The UK has the oldest continuously operating constitutional system in the world, and unlike Turkey or Poland, it’s got lots of experience in dealing with partisan politics. Broadly, the British solution has long been to rely on constitutional traditions that aren’t found in a single, written document, creating a system based on the theory of parliamentary sovereignty, one that respects the rights of minorities. It’s a kind of miracle, constitutionally speaking -- and no other country has really been able to replicate it.
Yet Britain is changing. Since its accession to the European Union, the country has been exposed to steady pressure to judicialize those constitutional protections -- the approach mostly used in Europe and modeled in large part on the post-World War II U.S. Supreme Court. The risks and benefits of that shift have been very much in evidence during the debate about whether the Conservative-led government can formally leave the EU after a referendum without a separate parliamentary vote.
In the past, this debate would have been decided in Parliament. Now it’s taking place in the courts. In advance of the Supreme Court vote, Britons are learning the pleasures of court-watching and vote-counting and partisan-based predictions of who will win.
In comparative constitutional terms, this may seem like progress -- but it’s probably regress. Faced with a deep political divide over Brexit, Britain is relying on new constitutional technologies rather than its own traditions, which have historically handled partisan division well.
The U.S. is the archetypal example of how a constitutional system grapples with partisan division using courts -- and the limits of that approach. The Republican Senate managed to block Barack Obama from naming a Supreme Court justice who would have helped balance constitutional rights in the face of a Republican government.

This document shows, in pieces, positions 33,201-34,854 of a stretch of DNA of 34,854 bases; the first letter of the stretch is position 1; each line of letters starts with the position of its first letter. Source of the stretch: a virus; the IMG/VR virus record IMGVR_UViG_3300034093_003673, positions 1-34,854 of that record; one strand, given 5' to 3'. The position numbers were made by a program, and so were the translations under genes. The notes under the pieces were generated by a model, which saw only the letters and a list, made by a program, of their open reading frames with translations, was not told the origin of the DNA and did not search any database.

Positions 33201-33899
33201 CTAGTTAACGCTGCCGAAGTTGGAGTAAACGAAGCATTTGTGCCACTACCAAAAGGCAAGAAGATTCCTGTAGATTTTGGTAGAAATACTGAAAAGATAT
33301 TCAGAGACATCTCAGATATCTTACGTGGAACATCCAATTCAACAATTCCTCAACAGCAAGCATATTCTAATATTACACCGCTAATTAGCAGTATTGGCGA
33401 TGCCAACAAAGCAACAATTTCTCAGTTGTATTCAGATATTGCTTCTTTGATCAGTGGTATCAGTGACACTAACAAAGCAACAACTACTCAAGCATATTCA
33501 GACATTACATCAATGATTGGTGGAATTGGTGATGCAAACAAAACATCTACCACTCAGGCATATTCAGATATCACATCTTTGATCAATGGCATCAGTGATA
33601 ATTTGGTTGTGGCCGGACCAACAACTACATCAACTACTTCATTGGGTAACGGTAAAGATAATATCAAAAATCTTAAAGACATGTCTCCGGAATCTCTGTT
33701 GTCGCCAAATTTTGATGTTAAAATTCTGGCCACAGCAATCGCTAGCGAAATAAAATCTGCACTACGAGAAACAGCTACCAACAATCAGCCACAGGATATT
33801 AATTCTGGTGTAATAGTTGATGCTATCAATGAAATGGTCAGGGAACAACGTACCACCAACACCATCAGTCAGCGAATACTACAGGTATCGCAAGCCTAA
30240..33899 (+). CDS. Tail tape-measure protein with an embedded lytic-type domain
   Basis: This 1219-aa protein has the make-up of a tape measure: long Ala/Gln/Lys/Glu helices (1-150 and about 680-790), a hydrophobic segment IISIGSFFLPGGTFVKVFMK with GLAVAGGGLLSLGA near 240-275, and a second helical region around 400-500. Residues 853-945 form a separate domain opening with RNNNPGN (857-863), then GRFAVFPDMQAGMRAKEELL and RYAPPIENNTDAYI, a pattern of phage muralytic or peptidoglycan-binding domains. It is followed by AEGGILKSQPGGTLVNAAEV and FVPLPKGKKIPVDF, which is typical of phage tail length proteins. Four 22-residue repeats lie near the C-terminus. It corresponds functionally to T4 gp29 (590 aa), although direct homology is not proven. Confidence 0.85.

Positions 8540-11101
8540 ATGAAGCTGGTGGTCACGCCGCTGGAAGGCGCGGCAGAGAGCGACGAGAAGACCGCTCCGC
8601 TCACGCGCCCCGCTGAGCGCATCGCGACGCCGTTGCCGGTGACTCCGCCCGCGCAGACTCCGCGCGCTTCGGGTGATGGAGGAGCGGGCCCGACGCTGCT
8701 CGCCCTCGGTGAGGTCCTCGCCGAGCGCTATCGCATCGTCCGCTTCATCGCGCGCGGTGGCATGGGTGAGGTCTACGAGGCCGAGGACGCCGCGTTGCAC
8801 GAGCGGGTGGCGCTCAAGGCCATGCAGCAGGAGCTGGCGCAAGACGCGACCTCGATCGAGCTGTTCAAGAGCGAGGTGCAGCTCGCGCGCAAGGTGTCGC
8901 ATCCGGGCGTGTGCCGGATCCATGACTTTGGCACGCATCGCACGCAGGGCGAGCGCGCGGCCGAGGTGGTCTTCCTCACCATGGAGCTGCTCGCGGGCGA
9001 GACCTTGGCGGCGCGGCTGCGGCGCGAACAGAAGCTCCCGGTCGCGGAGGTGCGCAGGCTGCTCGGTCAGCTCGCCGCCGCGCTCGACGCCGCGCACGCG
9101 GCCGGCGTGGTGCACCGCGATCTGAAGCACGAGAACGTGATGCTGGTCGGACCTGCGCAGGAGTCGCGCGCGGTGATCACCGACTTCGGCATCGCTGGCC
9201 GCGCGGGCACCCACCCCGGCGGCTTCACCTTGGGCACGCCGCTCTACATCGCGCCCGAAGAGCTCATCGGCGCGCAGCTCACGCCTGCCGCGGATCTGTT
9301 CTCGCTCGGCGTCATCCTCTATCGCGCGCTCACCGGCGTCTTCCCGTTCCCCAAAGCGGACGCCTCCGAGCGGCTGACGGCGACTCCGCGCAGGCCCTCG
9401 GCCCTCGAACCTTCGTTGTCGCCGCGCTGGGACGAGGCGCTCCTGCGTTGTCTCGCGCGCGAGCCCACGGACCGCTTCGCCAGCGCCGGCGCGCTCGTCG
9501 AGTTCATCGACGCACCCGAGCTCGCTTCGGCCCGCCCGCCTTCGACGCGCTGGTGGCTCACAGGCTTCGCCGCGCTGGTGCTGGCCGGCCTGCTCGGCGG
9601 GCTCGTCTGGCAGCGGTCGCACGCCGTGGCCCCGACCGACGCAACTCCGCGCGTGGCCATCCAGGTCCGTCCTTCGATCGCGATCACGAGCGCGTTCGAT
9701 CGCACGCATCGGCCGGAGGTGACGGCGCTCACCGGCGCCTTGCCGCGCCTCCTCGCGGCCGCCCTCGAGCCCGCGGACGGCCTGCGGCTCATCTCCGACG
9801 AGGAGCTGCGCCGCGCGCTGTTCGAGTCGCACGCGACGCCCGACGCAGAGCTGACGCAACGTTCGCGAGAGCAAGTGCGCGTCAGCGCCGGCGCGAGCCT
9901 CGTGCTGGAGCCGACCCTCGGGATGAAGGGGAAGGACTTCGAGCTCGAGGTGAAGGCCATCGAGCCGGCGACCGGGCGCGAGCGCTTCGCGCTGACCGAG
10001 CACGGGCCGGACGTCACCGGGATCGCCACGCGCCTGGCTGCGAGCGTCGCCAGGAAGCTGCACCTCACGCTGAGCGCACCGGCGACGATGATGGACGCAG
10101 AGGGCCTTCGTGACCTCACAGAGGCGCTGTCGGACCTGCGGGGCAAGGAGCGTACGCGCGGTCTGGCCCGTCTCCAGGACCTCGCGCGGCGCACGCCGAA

To be fair to Senate Republicans, they didn’t expect Donald Trump to win. They were trying to defend their position rather than expand their party’s power. But now a Republican Congress and Republican president will be limited by the court only as long as the court does not have a strong Republican majority.
The fault lies partly with the Founding Fathers, who designed the Constitution to avoid the creation of political parties, not take account of them. It’s hard for the party that controls Congress to check the president when he comes from their party. The courts have stepped in to try to fix this problem by protecting minority rights.
But the worrisome fact is that constitutional protections in the U.S. now rest at least partly on a gamble on the health of the court’s older, liberal justices. For the most part, the U.S. system has worked. It’s going to be tested in the months and years ahead.
This column does not necessarily reflect the opinion of the editorial board or Bloomberg LP and its owners.